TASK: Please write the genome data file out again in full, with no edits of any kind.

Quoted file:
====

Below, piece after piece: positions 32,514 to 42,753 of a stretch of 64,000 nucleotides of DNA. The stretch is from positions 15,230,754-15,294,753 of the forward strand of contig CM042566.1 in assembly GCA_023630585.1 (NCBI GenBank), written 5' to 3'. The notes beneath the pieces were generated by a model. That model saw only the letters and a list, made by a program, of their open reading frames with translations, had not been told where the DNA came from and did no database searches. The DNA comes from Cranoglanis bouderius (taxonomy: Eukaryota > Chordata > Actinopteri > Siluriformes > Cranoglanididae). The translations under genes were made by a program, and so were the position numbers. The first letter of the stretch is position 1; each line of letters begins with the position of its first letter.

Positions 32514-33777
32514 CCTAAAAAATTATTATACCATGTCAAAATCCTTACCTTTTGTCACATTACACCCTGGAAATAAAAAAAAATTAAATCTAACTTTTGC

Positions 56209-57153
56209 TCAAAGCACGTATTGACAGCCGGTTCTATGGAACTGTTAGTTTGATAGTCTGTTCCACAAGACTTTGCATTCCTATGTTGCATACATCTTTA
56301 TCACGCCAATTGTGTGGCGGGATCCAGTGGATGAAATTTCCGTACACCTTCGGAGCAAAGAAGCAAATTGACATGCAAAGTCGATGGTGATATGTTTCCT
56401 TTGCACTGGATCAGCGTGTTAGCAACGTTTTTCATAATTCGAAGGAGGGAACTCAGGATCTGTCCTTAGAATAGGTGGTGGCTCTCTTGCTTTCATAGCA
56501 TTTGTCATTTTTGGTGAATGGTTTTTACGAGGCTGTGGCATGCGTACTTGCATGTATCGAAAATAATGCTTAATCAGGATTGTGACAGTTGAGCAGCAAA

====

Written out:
Below, piece after piece: positions 32,514 to 42,753 of a stretch of 64,000 nucleotides of DNA. The stretch is from positions 15,230,754-15,294,753 of the forward strand of contig CM042566.1 in assembly GCA_023630585.1 (NCBI GenBank), written 5' to 3'. The notes beneath the pieces were generated by a model. That model saw only the letters and a list, made by a program, of their open reading frames with translations, had not been told where the DNA came from and did no database searches. The DNA comes from Cranoglanis bouderius (taxonomy: Eukaryota > Chordata > Actinopteri > Siluriformes > Cranoglanididae). The translations under genes were made by a program, and so were the position numbers. The first letter of the stretch is position 1; each line of letters begins with the position of its first letter.

Positions 32514-33777
32514 CCTAAAAAATTATTATACCATGTCAAAATCCTTACCTTTTGTCACATTACACCCTGGAAATAAAAAAAAATTAAATCTAACTTTTGC

Positions 56209-57153
56209 TCAAAGCACGTATTGACAGCCGGTTCTATGGAACTGTTAGTTTGATAGTCTGTTCCACAAGACTTTGCATTCCTATGTTGCATACATCTTTA
56301 TCACGCCAATTGTGTGGCGGGATCCAGTGGATGAAATTTCCGTACACCTTCGGAGCAAAGAAGCAAATTGACATGCAAAGTCGATGGTGATATGTTTCCT
56401 TTGCACTGGATCAGCGTGTTAGCAACGTTTTTCATAATTCGAAGGAGGGAACTCAGGATCTGTCCTTAGAATAGGTGGTGGCTCTCTTGCTTTCATAGCA
56501 TTTGTCATTTTTGGTGAATGGTTTTTACGAGGCTGTGGCATGCGTACTTGCATGTATCGAAAATAATGCTTAATCAGGATTGTGACAGTTGAGCAGCAAA